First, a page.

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The Story of the Carrot, the Egg, and the Coffee Bean

By: Tim Elmore

A young girl went to her grandmother and complained about how hard life had become for her. She did not know how she was going to make it and wanted to give up. She was tired of fighting and struggling. It seemed that, as one problem was solved, a new one arose. 

 

Her grandmother took her to the kitchen. She filled three pots with water and placed each on the stove. Soon the pots came to a boil. 

  • In the first, she placed carrots.
  • In the second, she placed eggs. 
  • In the last, she placed ground coffee beans.

 

She let them sit and boil, without saying a word. In about twenty minutes, she turned off the burners. She fished the carrots out and placed them in a mug. She pulled the eggs out and placed them in a mug. Then she ladled the coffee out and placed it in a mug. Turning to her granddaughter, she asked, “Tell me, what do you see?”

 

“Carrots, eggs, and coffee,” the young girl replied. The grandmother brought her closer and asked her to feel the carrots. She did and noticed they were soft. She then asked her to take an egg and break it. After pulling off the shell, she observed the hard-boiled egg. Finally, she asked her to sip the coffee. The granddaughter smiled as she smelled its rich aroma and tasted its rich flavor. The granddaughter then asked, “What does it mean, grandmother?”

 

What Carrots, Eggs and Coffee Reveal About Us

Her grandmother explained that each of these objects had faced the same adversity—boiling water—but each reacted differently. The carrot went in strong, hard and unrelenting. However, after being subjected to the boiling water, it softened and became weak. The egg had been fragile. Its thin outer shell had protected its liquid interior. But, after sitting through the boiling water, it became hardened inside.

 

The ground coffee beans were unique, however. After they were in the boiling water, they had changed the water.

 

“Which are you?” the grandmother asked her granddaughter. “When adversity knocks on your door, how do you respond? Are you a carrot, an egg, or a coffee bean?”

 

Think of this: Which am I? Am I the carrot that seems strong but, with pain and adversity, do I wilt, become soft, and lose my strength? Am I the egg that starts with a malleable heart, but changes with the heat? Did I have a fluid spirit but, after a hardship, a breakup, or some harsh criticism, does my shell look the same, yet on the inside am I bitter, with a stiff spirit and a hardened heart?

 

Or am I like the coffee bean? The bean actually changes the hot water, the very circumstance that brings the pain. When the water gets hot, it releases the bean’s fragrance and flavor. If you are like the bean, when things are at their worst, do you get better and change the situation around you? When the hours are darkest and trials are their hottest, do you elevate to another level?

 

Events, Responses and Outcomes 

How do you handle adversity? Are you a carrot, an egg, or a coffee bean? This is based on the Success Principle of Jack Canfield and a psychological theory developed years ago:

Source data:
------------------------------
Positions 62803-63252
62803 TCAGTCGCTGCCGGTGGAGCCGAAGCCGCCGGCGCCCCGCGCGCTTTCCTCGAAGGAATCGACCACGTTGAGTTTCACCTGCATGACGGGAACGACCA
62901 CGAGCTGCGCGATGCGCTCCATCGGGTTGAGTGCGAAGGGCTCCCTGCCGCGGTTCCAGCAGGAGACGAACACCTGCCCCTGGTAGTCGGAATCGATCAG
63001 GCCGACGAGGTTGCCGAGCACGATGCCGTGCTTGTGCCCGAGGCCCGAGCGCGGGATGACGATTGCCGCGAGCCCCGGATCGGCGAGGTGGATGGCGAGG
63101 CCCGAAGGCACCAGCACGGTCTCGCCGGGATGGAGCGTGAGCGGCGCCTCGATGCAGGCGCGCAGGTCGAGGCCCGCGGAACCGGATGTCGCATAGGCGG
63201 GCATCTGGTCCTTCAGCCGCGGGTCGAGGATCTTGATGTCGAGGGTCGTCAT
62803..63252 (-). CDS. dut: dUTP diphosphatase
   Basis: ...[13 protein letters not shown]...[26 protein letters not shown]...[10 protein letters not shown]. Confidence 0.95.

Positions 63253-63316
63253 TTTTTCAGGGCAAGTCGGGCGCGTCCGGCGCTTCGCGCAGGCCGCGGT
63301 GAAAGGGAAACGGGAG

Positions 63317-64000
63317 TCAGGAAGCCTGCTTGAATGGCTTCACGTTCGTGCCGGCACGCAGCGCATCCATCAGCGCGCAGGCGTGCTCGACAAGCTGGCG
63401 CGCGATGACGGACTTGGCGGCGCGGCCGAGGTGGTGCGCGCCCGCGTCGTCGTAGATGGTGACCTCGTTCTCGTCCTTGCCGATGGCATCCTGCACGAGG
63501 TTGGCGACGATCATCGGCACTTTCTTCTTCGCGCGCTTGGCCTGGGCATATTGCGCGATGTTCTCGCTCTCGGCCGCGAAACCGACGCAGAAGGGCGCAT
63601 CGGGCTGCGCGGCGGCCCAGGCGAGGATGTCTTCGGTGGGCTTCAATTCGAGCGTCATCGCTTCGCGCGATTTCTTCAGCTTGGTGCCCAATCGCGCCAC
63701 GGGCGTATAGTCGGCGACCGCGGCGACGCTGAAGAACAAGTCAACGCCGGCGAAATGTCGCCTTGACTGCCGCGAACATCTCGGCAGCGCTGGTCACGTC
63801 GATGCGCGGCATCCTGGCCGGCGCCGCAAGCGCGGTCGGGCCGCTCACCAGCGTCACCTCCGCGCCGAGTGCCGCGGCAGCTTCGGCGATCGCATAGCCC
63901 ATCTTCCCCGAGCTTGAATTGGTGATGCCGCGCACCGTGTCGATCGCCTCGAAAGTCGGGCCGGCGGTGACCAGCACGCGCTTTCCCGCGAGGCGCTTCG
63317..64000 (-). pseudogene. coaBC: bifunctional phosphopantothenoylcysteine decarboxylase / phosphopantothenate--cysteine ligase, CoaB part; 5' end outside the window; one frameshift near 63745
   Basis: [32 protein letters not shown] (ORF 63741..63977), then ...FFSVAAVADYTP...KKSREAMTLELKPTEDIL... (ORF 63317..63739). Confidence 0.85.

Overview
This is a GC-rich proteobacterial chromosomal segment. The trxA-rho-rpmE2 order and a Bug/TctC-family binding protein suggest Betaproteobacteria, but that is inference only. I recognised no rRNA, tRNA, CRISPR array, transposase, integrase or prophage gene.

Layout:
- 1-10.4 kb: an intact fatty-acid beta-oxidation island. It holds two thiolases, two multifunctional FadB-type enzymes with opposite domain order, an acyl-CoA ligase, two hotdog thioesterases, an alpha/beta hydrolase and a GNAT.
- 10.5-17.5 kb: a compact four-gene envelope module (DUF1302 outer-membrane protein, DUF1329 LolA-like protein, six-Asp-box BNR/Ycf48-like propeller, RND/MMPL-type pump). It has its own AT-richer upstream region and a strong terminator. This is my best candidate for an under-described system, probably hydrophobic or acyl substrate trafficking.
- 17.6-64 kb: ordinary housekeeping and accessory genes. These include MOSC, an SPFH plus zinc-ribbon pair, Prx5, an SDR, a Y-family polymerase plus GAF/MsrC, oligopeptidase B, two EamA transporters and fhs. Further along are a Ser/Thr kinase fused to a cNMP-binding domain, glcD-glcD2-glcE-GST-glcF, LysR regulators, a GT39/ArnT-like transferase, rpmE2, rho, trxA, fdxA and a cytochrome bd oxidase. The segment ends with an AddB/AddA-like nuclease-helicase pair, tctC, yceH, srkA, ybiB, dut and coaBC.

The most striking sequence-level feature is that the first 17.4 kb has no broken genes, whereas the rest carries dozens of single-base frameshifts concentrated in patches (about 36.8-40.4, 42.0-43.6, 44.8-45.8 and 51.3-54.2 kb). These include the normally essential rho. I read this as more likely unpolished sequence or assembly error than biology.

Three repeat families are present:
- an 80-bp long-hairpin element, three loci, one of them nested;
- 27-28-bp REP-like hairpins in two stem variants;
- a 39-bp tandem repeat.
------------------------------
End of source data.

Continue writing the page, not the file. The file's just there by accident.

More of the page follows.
E (Event) + R (Response) = O (Outcome)

 

Viktor Frankl laid the foundation for this equation, in his book, Man’s Search for Meaning. After surviving a Nazi concentration camp during World War II, Frankl concluded that people possess both primary and secondary control in life. Primary represents the control we have over our actions. Secondary represents our choice to respond to situations that are not in our control. Did you catch that? We cannot control the events that occur in our lives, but we can control our response to them. 

 

Finding meaning in adversity actually transforms us. Frankl teaches us to manage failure or hardship (without quitting) by finding purpose in it which ultimately leads to success. All of us get into “hot water.” That’s when we know what we’re made of:

  • E = Boiling water
  • R = Response of the carrot, the egg and the coffee bean
  • O = Boiling water changes the object, or the object changes the boiling water. 

 

Boiling water + Carrot = The event changed the carrot to become weak and soft. 

Boiling water + Egg = The event changed the egg to become hardened inside.

Boiling water + Coffee bean = The response changed the event (water). It had purpose. 

 

This is the part I love the most. When the coffee was introduced to the “hot water,” both changed. The coffee clearly changed the boiling water—it got flavorful and smelled marvelous. It actually provided a purpose. Tens of millions of people enjoy it each day. In all honesty, however, the water changed the coffee grounds as well. The beans became more useful. Adversity will change us, but it can change us for the better if we choose the right response. 

 

What do you do when you get into hot water?

 

For more articles like this, visit: TimElmore.com 

4 Comments

  1. […] Source link […]

  2. Paul Scheperle on August 3, 2022 at 7:54 am

    Good Work.

  3. Lois S. on August 6, 2022 at 11:37 am

    Or you could look at it from the angle that the carrots that were hard and resistant to change became tender and malleable. The eggs that were so fluid as to be useless became firm in their response. Your coffee bean analogy still works well. But I do not see the changes in the carrots and the eggs in a negative way. Perhaps a better analogy is that the same sun that softens the wax hardens the clay.

  4. dawntruetesas on August 9, 2022 at 12:43 am

    In the event of dyscalculia, the child simply does not number dyslexia test perceive mathematical symbols. In some cases, children may be able to handle addition and subtraction, but, for example, be completely incapable of multiplication and division.

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The Story of the Carrot, the Egg, and the Coffee Bean